When the students finally reached the United States, they experienced a common side effect of traveling to another country: culture shock. From air conditioning in every building to the large sizes of everything, several of the students were surprised by unexpected differences between the U.S. and their home countries.

A shocking difference that the exchange students all noticed at the beginning of the school year was people carrying around lunch bags at school. “If you carried around a lunch bag at my school, you would get bullied,” Clemenz said. 

The exchange students were also in disbelief when they saw how much the United States valued convenience. Drive-thrus are rare in Europe, and according to the German exchange students, before their year abroad they had only encountered one Starbucks with a drive-thru. 

These stark differences between their home countries and the U.S. also became apparent in the classroom. All of the interviewees agreed that classes had far fewer tests, and that the curriculum was more “chill.” They also agreed on how the learning here is much more personal.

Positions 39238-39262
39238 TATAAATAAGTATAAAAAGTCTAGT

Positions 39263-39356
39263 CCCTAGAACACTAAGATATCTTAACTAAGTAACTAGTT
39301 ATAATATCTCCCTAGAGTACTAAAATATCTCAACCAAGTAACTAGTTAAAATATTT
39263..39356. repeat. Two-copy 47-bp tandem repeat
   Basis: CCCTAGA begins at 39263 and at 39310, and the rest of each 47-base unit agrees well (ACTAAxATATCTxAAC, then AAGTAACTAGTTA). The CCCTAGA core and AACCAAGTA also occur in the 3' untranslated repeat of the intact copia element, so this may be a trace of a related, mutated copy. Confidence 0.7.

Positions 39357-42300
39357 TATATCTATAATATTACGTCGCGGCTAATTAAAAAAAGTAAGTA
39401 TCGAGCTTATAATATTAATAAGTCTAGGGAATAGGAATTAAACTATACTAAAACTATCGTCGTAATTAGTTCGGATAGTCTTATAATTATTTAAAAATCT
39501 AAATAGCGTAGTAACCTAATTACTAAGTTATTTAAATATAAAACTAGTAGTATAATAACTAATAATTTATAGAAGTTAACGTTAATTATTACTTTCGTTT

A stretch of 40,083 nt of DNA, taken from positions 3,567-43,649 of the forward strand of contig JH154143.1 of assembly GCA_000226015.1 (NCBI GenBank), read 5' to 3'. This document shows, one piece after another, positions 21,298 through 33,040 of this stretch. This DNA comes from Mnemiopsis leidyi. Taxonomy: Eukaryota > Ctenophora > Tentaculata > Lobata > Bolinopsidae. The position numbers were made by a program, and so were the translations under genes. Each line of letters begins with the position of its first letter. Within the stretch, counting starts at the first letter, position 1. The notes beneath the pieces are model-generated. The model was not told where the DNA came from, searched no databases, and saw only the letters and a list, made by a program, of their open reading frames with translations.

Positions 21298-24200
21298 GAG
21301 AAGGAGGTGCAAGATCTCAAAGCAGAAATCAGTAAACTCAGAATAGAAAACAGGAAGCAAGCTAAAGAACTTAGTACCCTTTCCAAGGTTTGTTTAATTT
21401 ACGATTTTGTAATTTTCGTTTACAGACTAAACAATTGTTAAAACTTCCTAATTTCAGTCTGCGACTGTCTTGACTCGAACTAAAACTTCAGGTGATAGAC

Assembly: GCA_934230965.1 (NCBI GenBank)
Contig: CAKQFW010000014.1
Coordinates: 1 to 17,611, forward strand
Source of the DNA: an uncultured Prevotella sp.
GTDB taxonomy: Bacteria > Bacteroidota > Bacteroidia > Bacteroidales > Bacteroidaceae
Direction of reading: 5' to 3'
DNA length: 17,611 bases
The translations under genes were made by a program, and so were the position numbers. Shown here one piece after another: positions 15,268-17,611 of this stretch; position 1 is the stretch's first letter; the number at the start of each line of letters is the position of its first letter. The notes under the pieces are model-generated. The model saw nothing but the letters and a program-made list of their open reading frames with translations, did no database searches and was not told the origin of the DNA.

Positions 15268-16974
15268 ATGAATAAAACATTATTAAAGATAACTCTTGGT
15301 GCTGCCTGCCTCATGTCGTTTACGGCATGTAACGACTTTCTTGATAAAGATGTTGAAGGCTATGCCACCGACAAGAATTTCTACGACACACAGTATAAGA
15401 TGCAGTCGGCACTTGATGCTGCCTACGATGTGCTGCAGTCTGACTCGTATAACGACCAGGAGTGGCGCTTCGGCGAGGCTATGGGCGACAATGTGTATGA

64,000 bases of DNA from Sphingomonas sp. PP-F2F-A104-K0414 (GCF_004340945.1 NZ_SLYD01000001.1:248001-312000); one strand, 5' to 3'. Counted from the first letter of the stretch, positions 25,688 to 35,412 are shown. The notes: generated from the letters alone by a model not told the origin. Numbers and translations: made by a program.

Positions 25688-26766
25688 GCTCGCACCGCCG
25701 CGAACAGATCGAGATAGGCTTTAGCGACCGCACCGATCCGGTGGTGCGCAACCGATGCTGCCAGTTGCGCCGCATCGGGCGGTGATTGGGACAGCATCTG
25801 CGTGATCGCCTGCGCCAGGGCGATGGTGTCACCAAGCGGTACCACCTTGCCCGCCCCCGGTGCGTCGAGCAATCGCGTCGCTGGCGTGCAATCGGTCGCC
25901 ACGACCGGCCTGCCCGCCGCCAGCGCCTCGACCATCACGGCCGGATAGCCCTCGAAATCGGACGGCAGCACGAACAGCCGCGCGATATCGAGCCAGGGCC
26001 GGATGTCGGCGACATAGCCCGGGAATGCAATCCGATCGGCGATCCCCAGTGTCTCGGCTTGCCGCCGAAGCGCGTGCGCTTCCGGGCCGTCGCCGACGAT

“School here is so much more individual,” Clemenz said. “The teachers actually want you to have good grades.”

The students said at MHS it felt more like the teachers cared about individual needs. Klotz shared that she has dyslexia, and that in her schools back home she was rarely offered assistance when she struggled with assignments because of her learning disability. That being said, Klotz shared that she received help from teachers at MHS who helped her work through assignments when she was struggling. 

The close student-teacher relationships at MHS were another aspect of the exchange year that surprised students. Back home, they said that you would never hear about a teacher’s personal life at all. 

A difference between MHS and their other schools that the exchange students also enjoyed was the social atmosphere. At MHS, they felt like schedules allowed them to make friends in all grade levels and have the opportunity to meet and hang out with friends. Sophie said her favorite part of the day was lunch, as it was a time when she got to sit and talk with her friends.